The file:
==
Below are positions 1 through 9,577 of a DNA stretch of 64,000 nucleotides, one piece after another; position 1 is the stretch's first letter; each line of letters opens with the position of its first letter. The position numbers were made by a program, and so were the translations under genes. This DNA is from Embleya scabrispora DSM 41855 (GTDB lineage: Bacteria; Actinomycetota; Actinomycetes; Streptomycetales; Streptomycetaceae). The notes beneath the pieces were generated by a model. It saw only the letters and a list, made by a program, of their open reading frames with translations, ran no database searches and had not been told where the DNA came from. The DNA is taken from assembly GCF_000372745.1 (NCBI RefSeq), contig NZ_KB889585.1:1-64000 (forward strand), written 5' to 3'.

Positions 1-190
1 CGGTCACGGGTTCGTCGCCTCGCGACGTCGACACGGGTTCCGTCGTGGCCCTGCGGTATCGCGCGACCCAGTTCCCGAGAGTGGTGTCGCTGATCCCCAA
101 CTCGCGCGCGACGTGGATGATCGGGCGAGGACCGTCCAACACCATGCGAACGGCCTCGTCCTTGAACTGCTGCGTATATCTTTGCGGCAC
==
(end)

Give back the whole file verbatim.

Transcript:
Below are positions 1 through 9,577 of a DNA stretch of 64,000 nucleotides, one piece after another; position 1 is the stretch's first letter; each line of letters opens with the position of its first letter. The position numbers were made by a program, and so were the translations under genes. This DNA is from Embleya scabrispora DSM 41855 (GTDB lineage: Bacteria; Actinomycetota; Actinomycetes; Streptomycetales; Streptomycetaceae). The notes beneath the pieces were generated by a model. It saw only the letters and a list, made by a program, of their open reading frames with translations, ran no database searches and had not been told where the DNA came from. The DNA is taken from assembly GCF_000372745.1 (NCBI RefSeq), contig NZ_KB889585.1:1-64000 (forward strand), written 5' to 3'.

Positions 1-190
1 CGGTCACGGGTTCGTCGCCTCGCGACGTCGACACGGGTTCCGTCGTGGCCCTGCGGTATCGCGCGACCCAGTTCCCGAGAGTGGTGTCGCTGATCCCCAA
101 CTCGCGCGCGACGTGGATGATCGGGCGAGGACCGTCCAACACCATGCGAACGGCCTCGTCCTTGAACTGCTGCGTATATCTTTGCGGCAC